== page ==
Improved job quality for thousands of finance and accounting employees is one of the goals of GE's newly transformed closing process, Anjan Roy, the company's CFO for transformation and IT systems, said in a CFO.com webinar last week.
"We want to make this job more enriching for our finance team," said Roy, who is still working on the company's closing process transformation he launched four years ago. "We want people coming in charged up and motivated … not doing the same things that are really not fulfilling."
The company has 5,000 staff handling the closing functions of the company's roughly 4,000 legal entities, each with its own processes and, in many cases, its own enterprise resource planning (ERP) platform. The diversity of systems made it imperative the company find a way to create efficiencies, speed processes and reduce errors, he said.
"We have a very complex organization, a lot of legal entities, a number of bank accounts, general ledgers (GLs), multiple subsystems that more often than not don't talk to each other very well," Roy said. "You try to simplify ERPs into one but that doesn't always work, so we try to identify different solutions."
Centers of excellence
At the core of the transformation are several centers of excellence, each led by a finance professional focused solely on the transition process.
"It can't be someone's side job," Roy said. "You have someone saying, 'I have a day job, but spend 20% on the project.' That's OK for support, but you need people 100% focused on this. They have to be unbiased and just focused on quality."
The centers of excellence include regular staff, who know the ins and outs of their systems, along with outside consultants, who can bring a broader view of what best practices should look like.
"You need a mix of talent," he said, "inside talent, people who know how the machinery works, but also you need a little external perspective, people who can be an honest skeptic of the process."
Roy also encouraged input from all other staff with a stake in the process through surveys and an input process that assures their comments and criticisms are taken in good faith and evaluated objectively.
"We try to have a culture that's more upfront, where people feel comfortable to talk about their challenges, empowered to drive a lot of those projects themselves," he said. "It's rewarding, if a person comes up with something and leads a solution that can be utilized globally … that kicks off a cycle of more people encouraged to bring problems and work on solutions. You can never overdo this; the more insight and feedback you get, the more you'll be able to improve the process."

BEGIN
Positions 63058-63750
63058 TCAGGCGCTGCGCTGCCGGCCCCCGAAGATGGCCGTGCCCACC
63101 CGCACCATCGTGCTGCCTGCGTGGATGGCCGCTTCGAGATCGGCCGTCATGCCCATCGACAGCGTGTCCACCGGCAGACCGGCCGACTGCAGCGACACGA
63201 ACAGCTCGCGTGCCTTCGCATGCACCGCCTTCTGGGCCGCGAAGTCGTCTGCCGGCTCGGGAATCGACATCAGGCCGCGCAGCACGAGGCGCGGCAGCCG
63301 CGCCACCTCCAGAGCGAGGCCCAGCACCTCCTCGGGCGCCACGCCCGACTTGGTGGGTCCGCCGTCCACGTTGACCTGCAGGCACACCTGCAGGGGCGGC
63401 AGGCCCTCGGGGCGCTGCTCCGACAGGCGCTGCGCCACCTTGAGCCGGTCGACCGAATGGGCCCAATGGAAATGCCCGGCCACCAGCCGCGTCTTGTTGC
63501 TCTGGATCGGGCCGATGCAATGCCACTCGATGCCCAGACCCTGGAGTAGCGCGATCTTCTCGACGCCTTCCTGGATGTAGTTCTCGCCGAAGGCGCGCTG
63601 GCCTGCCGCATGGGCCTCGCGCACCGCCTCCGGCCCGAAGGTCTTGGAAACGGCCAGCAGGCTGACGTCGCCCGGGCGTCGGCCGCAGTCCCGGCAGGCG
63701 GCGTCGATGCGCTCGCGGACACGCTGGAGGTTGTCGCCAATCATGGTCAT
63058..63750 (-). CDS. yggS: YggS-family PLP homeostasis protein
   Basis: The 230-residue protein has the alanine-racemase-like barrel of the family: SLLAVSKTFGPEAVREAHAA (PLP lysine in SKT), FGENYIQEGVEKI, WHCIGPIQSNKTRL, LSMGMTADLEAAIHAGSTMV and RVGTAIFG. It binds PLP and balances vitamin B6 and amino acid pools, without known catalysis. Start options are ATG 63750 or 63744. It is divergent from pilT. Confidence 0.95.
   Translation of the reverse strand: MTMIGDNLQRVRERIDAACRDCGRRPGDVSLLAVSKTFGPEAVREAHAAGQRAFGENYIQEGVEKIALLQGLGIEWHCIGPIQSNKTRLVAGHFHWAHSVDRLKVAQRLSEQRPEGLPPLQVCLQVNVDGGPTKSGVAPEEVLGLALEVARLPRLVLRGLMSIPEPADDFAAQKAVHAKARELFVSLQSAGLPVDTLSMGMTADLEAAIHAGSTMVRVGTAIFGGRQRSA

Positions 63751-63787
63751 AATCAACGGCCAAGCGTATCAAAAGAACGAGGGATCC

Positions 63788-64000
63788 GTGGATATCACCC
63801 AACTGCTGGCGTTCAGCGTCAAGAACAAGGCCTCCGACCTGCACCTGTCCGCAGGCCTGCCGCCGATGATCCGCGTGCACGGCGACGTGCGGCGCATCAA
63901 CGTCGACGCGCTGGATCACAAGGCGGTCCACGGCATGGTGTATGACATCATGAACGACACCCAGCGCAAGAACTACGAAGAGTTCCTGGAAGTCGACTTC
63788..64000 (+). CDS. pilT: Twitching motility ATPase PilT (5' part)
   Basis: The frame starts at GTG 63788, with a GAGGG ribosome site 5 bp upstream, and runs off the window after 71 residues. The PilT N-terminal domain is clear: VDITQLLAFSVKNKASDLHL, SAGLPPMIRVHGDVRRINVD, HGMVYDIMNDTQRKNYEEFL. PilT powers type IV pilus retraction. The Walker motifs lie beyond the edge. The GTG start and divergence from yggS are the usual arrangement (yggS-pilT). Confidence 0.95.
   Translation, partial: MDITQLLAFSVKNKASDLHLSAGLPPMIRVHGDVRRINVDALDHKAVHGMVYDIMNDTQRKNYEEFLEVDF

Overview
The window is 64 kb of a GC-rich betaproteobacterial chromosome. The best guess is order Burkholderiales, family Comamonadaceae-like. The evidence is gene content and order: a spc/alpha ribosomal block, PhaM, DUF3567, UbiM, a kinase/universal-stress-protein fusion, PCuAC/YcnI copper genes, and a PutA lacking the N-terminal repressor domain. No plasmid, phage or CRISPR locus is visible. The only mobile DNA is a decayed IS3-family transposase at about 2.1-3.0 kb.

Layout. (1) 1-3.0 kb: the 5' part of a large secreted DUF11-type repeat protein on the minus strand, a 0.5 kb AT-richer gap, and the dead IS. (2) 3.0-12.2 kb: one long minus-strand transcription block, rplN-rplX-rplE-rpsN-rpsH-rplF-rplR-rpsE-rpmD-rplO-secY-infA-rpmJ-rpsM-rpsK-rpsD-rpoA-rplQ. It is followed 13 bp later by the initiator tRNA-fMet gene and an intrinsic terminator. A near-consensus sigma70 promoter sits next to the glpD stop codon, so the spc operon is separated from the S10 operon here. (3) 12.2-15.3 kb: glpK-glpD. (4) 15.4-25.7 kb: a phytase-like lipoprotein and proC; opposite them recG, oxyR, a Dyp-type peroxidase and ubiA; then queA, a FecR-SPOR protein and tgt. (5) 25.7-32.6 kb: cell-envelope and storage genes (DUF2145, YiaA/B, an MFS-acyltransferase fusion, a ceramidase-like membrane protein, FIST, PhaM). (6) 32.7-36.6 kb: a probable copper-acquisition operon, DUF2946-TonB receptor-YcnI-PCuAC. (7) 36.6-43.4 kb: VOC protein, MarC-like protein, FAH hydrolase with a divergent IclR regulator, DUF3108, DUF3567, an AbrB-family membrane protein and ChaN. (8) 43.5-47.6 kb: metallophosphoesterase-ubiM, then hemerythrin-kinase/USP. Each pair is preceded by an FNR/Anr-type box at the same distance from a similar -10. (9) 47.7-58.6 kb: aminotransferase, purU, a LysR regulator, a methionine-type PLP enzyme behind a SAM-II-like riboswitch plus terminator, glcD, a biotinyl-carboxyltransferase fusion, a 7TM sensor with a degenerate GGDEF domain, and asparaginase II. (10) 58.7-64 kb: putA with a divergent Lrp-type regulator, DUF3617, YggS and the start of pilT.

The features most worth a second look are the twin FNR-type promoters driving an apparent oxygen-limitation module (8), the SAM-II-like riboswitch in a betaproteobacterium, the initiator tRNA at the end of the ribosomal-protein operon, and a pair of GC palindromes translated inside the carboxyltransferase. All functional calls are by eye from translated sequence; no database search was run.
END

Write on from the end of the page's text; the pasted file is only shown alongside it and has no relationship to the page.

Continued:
Roy divides the transformation process into three components: people, systems and technology.
On the technology side, the company has moved to a cloud-based data lake in which all of the data generated by the businesses is stored and made accessible, with controls, to finance and other functional leaders across the organization. About 85% of the data is now stored there.
"What the data lake allows you to do is bring in all different kinds of systems," he said, whether that system is based on SAP, Oracle, or other technology. "It's pretty much dumping into this lake, and so now you have this giant virtual ERP, where all the data is available at your disposal. That's step one. The second step is to make sure you harmonize all the systems so the attributes — you know, SAP may call something X, Oracle may call something Y — so you want to make sure you harmonize attributes, so then you're able to use this data, extract it in a way that's consistent across the portfolio."
With data in the lake, Roy said, finance staff can much more easily conduct reconciliation and validation, which speeds the closing process and reduces the likelihood of errors, and finance leaders can be more proactive in analyzing the data for insights bring to the executive suite.
"That's the real value," he said. "Automate a lot of this to free up time for you to do more value-added stuff. It's not easy to measure. It's an intangible, but you're saving full-time equivalent (FTE) costs."
Roy and Sas Mukherjee, executive vice president and CFO of York Risk Services Group, cautioned that, notwithstanding the long-term benefits of transforming the close process, you won't necessarily see productivity gains right away.
"I can’t honestly say my team has a lot of work-life balance" right now, Mukherjee said, but they're doing more value-added work.